90-year-old man begged for a bed for his wife (88) who was left on a trolley at overcrowded Cork University Hospital

90-year-old man begged for a bed for his wife (88) who was left on a trolley at overcrowded Cork University Hospital
90-year-old Bartholomew Murphy, from Ballincollig, who spent close to 20 hours on a trolley in CUH last year.

A 90-year-old man begged for a bed for his 88-year-old wife at Cork University Hospital after overcrowding left her waiting days to be seen by a consultant.

Cork woman Bernadette Walshe has told how her mother was taken to Cork University Hospital last Friday because it was feared she was having a stroke.

She was still waiting tonight to be moved to the appropriate ward attached to her consultant, more than 90 hours after she arrived at the hospital.

Bernadette Walshe's mother, who is 88, in her bed in Cork University Hospital.
Bernadette Walshe's mother, who is 88, in her bed in Cork University Hospital.

During that time, she was moved from an A&E cubicle to a trolley, on a crowded corridor, for six hours and then later to an emergency ward.

Ms Walshe, whose dad spent nearly 20 hours on a corridor trolley last year at CUH, said her father was this time battling for his wife to get appropriate care.

“The saddest part was my father, who is nearly 91, was begging and pleading at the desk, asking for my mother to get a bed,” she said.

Ms Walshe is calling for an A&E ward, specifically for elderly people, to be opened in Cork. 

“My mother is 89 next month. She was admitted to CUH’s A&E on Friday around teatime. It was thought she may be having a stroke.”

Upon admittance, it was discovered she had very high blood pressure and she would need to be kept in.

“She was in an A&E cubicle until 7pm on Sunday. They said they needed the cubicle for someone else. So she was allocated a trolley on a corridor in A&E,” said Ms Walshe.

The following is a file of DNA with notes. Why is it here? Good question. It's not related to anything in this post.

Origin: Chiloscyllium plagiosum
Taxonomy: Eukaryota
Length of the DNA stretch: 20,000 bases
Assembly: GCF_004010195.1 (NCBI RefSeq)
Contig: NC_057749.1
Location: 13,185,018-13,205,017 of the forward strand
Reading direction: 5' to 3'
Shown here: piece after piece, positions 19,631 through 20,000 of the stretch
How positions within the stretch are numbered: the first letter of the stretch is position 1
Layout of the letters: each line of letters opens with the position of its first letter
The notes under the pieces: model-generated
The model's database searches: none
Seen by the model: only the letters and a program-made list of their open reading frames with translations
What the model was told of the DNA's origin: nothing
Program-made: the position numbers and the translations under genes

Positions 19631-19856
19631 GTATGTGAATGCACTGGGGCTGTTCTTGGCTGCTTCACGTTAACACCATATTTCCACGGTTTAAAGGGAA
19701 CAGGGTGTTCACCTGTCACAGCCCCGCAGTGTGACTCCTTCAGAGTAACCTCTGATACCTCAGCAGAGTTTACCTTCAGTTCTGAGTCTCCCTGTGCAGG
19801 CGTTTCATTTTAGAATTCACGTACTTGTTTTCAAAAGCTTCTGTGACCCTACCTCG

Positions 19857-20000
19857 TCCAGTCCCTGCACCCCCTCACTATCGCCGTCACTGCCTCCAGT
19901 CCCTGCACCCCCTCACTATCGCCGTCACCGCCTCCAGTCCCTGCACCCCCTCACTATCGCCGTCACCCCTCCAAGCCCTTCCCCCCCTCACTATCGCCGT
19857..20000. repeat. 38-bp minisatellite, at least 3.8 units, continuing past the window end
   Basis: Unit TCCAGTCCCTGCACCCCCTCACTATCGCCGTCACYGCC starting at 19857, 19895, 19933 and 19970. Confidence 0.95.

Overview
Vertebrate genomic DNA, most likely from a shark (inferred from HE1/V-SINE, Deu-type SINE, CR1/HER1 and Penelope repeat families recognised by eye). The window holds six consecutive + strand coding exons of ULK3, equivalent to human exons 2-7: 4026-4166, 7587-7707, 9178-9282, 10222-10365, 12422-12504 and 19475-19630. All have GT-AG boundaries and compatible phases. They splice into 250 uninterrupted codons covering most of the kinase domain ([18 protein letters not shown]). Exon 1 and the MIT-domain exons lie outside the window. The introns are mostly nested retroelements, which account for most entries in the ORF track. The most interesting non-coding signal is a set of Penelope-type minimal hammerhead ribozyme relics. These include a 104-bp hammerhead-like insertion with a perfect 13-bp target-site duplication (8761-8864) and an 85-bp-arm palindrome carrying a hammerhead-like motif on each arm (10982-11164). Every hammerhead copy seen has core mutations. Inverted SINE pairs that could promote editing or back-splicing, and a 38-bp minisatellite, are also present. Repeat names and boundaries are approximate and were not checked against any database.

“She was disorientated. She didn’t have any privacy to be changed.”

Ms Walshe rang the hospital’s bed management and asked when her mother would get a bed.

“They had to make a decision to open an emergency ward. They didn’t open this until after midnight. They could have opened it earlier.

Cork University Hospital, Cork. Picture Dan Linehan
Cork University Hospital, Cork. Picture Dan Linehan

“She is still waiting for a bed in her consultant’s ward to open up.”

Ms Walshe said it is heartbreaking to see elderly people in overcrowded emergency departments.

“Elderly people should not be put into general A&E. They are the most vulnerable patients. They are at risk of more health complications.

“They are confused and disorientated, they are wailing and crying, trying to get out of their beds.

“The trauma experienced by these people comes home and we have to pick up the pieces.”

Ms Walshe believes the problem can be solved with political willpower and an increase in beds and staff. 

“The staff are excellent. They are trying their best. It’s not them, they are up against the structure and the system. They are minus 60 beds at the start of the day.

“You can judge a society by the way it treats its elderly. What sort of society are we living in?

“We have voted for change, now the politicians need to act. There has to be accountability, otherwise, the government will fail the people again.

“I can’t understand why we, as a country, have allowed this to happen. Nothing has changed over the last few years.

A spokesperson for CUH said: “At Cork University Hospital, the decision to open additional beds is dependent on the availability of staff. This is reviewed by hospital management on an ongoing basis.

“Cork University Hospital does not comment on individual patients.”

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